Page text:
Silver ingots (yinding 銀錠, yinkuai 銀塊, yinliang 銀兩) were one of the common currencies in imperial China. Since the Han period 漢 (206 BCE-220 CE) they served as a means of payment, but were not very widespread in contrast to the more standard type of money, copper cash. Since about 1100 the use of silver as a means of payment and storage of money became more standard, but it was until the late 19th century never controlled by any government institution, although tax payments in silver were welcome, and the silver liang 兩 (a weight unit, by Western merchants usually called tael, using a Malay word; see weights and measures) was the official unit of account in late imperial times. During the Yuan period 元 (1279-1368) silver even overshadowed copper cash as the prevalent currency. Yet even then, paper money was still denominated in copper cash, not in silver ingots. While copper cash had fix denominations (five zhu 銖, later 1 wen 文), silver ingots were valued according to weight and purity, and there thus known as yinliang 銀兩 "silver tael" in late imperial times, tael/liang being a unit of weight.
In 1375 Emperor Taizu 明太祖 (r. 1368-1398) of the Ming dynasty 明 (1368-1644) tried to replace silver by paper notes denominated both in copper cash and silver tael, but the inflatory value of the notes caused the abolishment of paper money in the early 15th century, and silver became the common means of payment for taxes and larger sums, while copper cash was used for daily transactions on the market – both constituting a bimetallic currency system. During the whole Ming period silver ingots remained the major means of payment. In 1570, for instance, more than 90 per cent of market transactions were carried out in silver, and data from 1581 show that just one per cent of taxes were paid in copper cash.
The purchasing power of silver during the Ming period was much higher than in earlier ages. One dan 石 (a volume measure) of rice, for instance, had cost 1.84 tael/liang during the Song 宋 (960-1279) and Yuan periods, but 0.94 during the Ming; a bolt of silk was sold at 1.57 tael/liang during the Song and Yuan, and for 0.6 during the Ming period.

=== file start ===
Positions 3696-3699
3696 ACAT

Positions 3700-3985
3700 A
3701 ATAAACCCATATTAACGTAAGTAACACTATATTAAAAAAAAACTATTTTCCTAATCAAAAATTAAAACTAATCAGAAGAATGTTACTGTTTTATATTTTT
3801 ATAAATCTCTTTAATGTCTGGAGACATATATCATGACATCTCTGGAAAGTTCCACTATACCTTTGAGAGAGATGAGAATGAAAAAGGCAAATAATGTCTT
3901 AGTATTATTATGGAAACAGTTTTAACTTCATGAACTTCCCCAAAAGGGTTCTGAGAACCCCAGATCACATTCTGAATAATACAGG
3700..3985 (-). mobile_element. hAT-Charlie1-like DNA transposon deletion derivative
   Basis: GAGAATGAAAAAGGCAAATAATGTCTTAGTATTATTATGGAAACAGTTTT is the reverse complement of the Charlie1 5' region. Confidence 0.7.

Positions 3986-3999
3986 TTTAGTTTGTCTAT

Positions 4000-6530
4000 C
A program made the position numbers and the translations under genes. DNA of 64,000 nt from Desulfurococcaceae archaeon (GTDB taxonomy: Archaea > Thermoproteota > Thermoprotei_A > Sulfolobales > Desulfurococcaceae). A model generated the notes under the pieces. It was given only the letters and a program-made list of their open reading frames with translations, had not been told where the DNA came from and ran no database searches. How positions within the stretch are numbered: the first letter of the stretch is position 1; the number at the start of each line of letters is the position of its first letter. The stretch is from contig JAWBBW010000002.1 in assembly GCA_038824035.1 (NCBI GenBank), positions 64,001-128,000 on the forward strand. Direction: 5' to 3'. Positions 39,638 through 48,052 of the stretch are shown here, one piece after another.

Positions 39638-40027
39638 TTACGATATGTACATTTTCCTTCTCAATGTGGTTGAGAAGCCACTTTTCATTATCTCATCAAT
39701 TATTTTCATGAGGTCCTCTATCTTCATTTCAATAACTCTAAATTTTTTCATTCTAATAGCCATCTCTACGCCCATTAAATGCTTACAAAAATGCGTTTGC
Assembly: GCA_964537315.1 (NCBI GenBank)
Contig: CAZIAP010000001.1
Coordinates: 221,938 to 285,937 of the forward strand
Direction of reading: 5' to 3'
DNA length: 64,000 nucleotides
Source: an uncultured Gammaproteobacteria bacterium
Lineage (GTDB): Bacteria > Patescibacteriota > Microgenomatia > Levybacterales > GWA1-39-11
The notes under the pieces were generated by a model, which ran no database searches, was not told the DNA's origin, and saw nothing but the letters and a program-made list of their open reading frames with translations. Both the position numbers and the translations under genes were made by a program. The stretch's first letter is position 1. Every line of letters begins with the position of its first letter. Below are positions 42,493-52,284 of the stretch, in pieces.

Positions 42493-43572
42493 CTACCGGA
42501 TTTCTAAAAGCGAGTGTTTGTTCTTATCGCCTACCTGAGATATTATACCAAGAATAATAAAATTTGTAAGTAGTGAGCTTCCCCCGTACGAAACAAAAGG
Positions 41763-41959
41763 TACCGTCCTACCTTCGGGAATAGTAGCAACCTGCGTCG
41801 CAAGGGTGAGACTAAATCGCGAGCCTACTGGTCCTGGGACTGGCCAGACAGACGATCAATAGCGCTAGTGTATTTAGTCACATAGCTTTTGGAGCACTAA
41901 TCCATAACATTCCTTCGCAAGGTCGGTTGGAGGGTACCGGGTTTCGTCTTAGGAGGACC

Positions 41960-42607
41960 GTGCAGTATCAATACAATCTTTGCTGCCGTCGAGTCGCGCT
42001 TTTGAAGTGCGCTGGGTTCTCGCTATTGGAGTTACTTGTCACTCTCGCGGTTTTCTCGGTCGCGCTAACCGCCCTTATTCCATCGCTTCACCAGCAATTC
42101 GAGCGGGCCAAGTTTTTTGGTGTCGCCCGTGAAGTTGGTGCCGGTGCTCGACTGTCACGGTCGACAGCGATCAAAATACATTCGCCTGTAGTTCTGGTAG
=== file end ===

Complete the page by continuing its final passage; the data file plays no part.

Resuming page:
Silver ingots were cast in the shape of small "boats" called baoyuan 元寶 or baoyin 寶銀. Still today, this shape is used as a symbol for wealth and prosperity, and seen in New Year's prints, as well as used for lavish wedding gifts of precious metals. Other shapes of ingots were bars, weights (ma 碼, for easier testing the weight), horse hooves (mati 馬蹄) or silver crumbs (suiyin 碎銀). Ingots were cast in different sizes (dading 大錠, zhongding 中錠, xiaoding 小錠), the largest weighing no less than 50 liang (c. 1,850g). They were inscribed with the name of the producer, the weight and the place of origin, and bore at least one stamp by an assayer, in many cases several. The exact shape, size and weight of the silver ingots differed from region to region, just as did the exact weight. The official kuping tael 庫平 of the Ministry of Revenue (hubu 戶部) was the standard weight, but the tael on the markets of Beijing differed from that weight, not to speak of the markets in the many provinces. The same was true for the fineness of the silver. Those of standard fineness were called wenyin 紋銀, zuyin 足銀 or zuwen 足紋. The purity of standard silver taels was .935374. If it was not reached, a discount (shenshui 申水 or shengshui 升水) was necessary.
Even the designations for silver ingots differed from province to province. In Zhejiang and Jiangsu they were called yuansi yin 元絲銀, in Hubei, Hunan and Jiangxi yansan yin 鹽撒銀, in Shanxi xicaoyin 西鏪銀 or shuisi yin 水絲銀, in Sichuan tucao yin 土鏪銀, liucao yin 柳鏪銀 or huixiang yin 茴香銀, in Shaanxi and Gansu yuancao yin 元鏪銀, in Guangxi beiliu yin 北流銀, and in Yunnan and Guizhou shicao yin 石鏪銀 and chahua yin 茶花銀. Other names were qingsi 青絲, baisi 白絲, danqing 單傾, shuangqing 雙傾, fangcao 方鏪 or changcao 長鏪. In the trade port of Canton (Guangzhou 廣州) they were called xisi 細絲, or sai-si the local tongue, a word spelled "sycee" by Western merchants.
The Qing dynasty 清 (1644-1911) fixed the official exchange rate between silver and copper cash as 1 tael of silver to 1,000 pieces (wen) or 1 string (guan 貫, diao 吊) of copper cash. Yet because neither the weight and purity of silver ingots was really exact, nor was the weight and authenticity of copper cash, this exchange rate was permanently negotiated in different markets.
When silver tael were used as a unit of account, one speaks of "virtual silver" (xuyin 虛銀). In the ledgers of the Ministry of Revenue, the kuping tael was used as a unit of account, but in local account books, the Shanghai silver tael (guiyuan yin 規元銀), the Hankou silver tael (yianglie yin 洋例銀) or the Tianjin silver tael (xinghua/hanghua yin 行化銀) were used as well. Both emerged as popular silver units during the Xianfeng reign period 咸豐 (1851-1861). After the Second Ango-Chinese War (Convention of Peking 1860) the Customs tael (guanping yin 關平銀) was widely used, or the grain tribute tael (caoping yin 漕平銀), which became the standard monetary unit for tax payment.
Much more easy to use were foreign silver dollars (yangyin 洋銀) which poured into China from the 18th century on. They had a very reliable fineness and weight, and were willingly accepted on the Chinese markets. Qing China produced its own silver coins (yinyuan 銀元) from 1882 on. In 1933 the Republican government demonetized the silver tael.